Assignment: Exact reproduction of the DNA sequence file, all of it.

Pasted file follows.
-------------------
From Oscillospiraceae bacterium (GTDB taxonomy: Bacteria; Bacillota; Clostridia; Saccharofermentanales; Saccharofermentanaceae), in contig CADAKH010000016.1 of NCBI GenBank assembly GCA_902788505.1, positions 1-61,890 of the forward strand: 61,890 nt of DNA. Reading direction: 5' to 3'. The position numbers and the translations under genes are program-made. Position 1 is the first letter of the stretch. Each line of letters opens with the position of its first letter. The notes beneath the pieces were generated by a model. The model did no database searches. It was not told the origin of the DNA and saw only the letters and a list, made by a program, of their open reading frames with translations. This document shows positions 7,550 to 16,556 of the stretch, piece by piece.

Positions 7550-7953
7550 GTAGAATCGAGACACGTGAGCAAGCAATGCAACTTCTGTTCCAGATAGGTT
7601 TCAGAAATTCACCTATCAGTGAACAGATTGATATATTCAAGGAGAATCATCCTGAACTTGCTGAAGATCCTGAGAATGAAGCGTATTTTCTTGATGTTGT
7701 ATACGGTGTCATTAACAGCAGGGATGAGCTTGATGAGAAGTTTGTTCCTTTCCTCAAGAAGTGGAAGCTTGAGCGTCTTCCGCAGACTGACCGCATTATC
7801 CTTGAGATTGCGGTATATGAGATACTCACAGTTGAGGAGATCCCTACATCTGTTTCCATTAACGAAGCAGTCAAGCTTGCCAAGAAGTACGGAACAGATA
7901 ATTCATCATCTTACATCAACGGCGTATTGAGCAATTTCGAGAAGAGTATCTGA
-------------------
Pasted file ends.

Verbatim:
From Oscillospiraceae bacterium (GTDB taxonomy: Bacteria; Bacillota; Clostridia; Saccharofermentanales; Saccharofermentanaceae), in contig CADAKH010000016.1 of NCBI GenBank assembly GCA_902788505.1, positions 1-61,890 of the forward strand: 61,890 nt of DNA. Reading direction: 5' to 3'. The position numbers and the translations under genes are program-made. Position 1 is the first letter of the stretch. Each line of letters opens with the position of its first letter. The notes beneath the pieces were generated by a model. The model did no database searches. It was not told the origin of the DNA and saw only the letters and a list, made by a program, of their open reading frames with translations. This document shows positions 7,550 to 16,556 of the stretch, piece by piece.

Positions 7550-7953
7550 GTAGAATCGAGACACGTGAGCAAGCAATGCAACTTCTGTTCCAGATAGGTT
7601 TCAGAAATTCACCTATCAGTGAACAGATTGATATATTCAAGGAGAATCATCCTGAACTTGCTGAAGATCCTGAGAATGAAGCGTATTTTCTTGATGTTGT
7701 ATACGGTGTCATTAACAGCAGGGATGAGCTTGATGAGAAGTTTGTTCCTTTCCTCAAGAAGTGGAAGCTTGAGCGTCTTCCGCAGACTGACCGCATTATC
7801 CTTGAGATTGCGGTATATGAGATACTCACAGTTGAGGAGATCCCTACATCTGTTTCCATTAACGAAGCAGTCAAGCTTGCCAAGAAGTACGGAACAGATA
7901 ATTCATCATCTTACATCAACGGCGTATTGAGCAATTTCGAGAAGAGTATCTGA